House Speaker Paul Ryan, speaking with reporters Monday in his hometown of Janesville, Wisconsin, said that he is open to the possibility of endorsing Donald Trump as the Republican Party’s presidential nominee, but in the same interview added that he is also happy to step down as the chairman of the GOP’s nominating convention if the billionaire asks him to.
Ryan’s remarks came just days after he declined to endorse the presumptive nominee, saying that he was “not there yet” in terms of being comfortable with Trump’s policy positions and his style of campaigning. The two men are scheduled for a face-to-face meeting in Washington on Thursday.
Trump responded by claiming that he had been “blindsided” by Ryan’s remarks and suggesting that he would consider demanding that Ryan step down as convention chairman. He also, as is his custom, lashed out at Ryan on Twitter.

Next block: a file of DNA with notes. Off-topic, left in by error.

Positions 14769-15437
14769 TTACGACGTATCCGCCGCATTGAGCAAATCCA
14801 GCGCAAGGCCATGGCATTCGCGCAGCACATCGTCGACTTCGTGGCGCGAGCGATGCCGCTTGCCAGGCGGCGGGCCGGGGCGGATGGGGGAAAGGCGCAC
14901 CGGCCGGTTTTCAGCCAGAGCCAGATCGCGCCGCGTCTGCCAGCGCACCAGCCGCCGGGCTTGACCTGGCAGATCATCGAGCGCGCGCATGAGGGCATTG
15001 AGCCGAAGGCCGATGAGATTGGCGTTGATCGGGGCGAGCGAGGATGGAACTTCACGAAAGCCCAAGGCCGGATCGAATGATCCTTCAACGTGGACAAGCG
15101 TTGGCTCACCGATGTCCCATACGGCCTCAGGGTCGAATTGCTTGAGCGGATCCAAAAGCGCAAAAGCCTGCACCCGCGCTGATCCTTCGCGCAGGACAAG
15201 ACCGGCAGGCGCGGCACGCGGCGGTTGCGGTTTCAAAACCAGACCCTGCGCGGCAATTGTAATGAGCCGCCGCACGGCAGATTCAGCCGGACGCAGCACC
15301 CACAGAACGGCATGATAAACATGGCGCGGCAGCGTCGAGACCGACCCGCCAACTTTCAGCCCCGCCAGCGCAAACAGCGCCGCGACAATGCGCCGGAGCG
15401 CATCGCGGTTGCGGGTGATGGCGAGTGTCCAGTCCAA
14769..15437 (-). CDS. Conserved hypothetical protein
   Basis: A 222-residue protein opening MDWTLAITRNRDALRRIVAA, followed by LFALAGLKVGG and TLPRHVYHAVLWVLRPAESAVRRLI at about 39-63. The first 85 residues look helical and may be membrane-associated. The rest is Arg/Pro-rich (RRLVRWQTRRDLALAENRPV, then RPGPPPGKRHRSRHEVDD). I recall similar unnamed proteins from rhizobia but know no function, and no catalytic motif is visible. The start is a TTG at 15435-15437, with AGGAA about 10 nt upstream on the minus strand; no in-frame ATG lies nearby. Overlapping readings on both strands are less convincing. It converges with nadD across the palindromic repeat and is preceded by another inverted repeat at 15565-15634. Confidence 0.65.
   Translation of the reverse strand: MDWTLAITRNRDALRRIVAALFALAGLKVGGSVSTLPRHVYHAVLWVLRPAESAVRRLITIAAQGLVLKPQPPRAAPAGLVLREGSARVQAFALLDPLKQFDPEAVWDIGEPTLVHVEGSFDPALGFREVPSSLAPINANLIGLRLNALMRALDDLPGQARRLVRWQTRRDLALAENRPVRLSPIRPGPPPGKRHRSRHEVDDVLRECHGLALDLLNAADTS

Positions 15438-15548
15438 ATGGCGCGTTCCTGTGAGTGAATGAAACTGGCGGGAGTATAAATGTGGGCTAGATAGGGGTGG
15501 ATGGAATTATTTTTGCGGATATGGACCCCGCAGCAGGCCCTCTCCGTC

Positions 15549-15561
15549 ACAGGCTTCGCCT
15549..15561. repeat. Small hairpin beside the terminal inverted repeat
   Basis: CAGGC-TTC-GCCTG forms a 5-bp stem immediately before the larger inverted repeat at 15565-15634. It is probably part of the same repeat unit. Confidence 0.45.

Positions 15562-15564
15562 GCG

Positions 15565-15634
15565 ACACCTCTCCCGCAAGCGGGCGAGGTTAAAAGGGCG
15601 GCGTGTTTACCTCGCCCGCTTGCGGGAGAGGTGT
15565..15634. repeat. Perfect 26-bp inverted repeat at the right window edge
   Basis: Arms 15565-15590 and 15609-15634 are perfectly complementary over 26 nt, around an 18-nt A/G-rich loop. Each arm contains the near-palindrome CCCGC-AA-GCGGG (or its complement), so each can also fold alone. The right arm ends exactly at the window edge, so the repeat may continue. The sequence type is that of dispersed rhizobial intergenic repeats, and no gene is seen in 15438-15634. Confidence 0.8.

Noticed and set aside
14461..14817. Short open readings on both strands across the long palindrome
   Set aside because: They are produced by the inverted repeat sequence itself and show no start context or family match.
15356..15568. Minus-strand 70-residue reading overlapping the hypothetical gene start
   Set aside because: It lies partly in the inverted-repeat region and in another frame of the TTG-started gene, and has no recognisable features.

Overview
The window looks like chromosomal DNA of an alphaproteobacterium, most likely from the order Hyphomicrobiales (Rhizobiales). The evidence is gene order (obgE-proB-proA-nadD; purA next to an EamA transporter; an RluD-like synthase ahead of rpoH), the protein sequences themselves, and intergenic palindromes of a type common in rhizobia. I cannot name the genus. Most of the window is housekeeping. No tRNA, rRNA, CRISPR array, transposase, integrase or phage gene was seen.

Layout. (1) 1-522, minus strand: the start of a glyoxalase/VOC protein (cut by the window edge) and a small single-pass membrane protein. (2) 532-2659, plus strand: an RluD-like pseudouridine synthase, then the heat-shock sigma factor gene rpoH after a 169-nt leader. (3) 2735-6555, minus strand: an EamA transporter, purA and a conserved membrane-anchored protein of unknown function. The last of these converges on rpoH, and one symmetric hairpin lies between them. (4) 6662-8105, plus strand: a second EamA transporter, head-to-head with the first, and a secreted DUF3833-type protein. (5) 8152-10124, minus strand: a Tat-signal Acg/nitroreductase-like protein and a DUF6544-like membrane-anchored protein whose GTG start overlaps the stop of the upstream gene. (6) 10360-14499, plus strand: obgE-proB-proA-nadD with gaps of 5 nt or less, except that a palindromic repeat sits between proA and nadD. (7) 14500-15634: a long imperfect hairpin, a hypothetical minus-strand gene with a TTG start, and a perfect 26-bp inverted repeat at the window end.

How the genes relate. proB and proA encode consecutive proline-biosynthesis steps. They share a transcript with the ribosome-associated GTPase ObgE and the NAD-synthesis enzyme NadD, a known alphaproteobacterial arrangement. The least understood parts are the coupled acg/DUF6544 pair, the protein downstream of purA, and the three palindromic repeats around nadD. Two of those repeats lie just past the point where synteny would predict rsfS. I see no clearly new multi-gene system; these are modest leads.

The former reality television star’s supporters were even angrier. Trump spokesperson Katrina Pierson suggested that Ryan is not fit to serve as speaker of the House if he cannot support Trump as the nominee. Fox News talk show host Sean Hannity said, “I’m thinking maybe we need a new speaker.”
According to the Milwaukee Journal Sentinel, Ryan on Monday said that he wasn’t withholding his endorsement as a political statement.
“I just want to get to know the guy ... we just don't know each other," he said. "I never said never. I just said ‘at this point.’ I wish I had more time to get to know him before this happened. We just didn’t.”
Asked whether he would consider stepping down as the chairman of the nominating convention, Ryan said, “He’s the nominee. I’ll do whatever he wants with respect to the convention.”
Ryan’s seeming ambivalence about the chairmanship may be a reflection of the same widespread feeling among many in the GOP when it comes to the convention. A number of prominent Republicans -- including both living former presidents, George H. W. Bush and George W. Bush, as well as the most recent presidential nominee, Mitt Romney -- have refused to back Trump and will not attend the convention. A number of GOP officeholders have either announced that they will not attend or are on the fence.
The meeting scheduled for Thursday between Trump and Ryan will be closely watched for signs of either rapprochement or increasing distance between the party’s presumptive nominee and its highest-ranking elected official.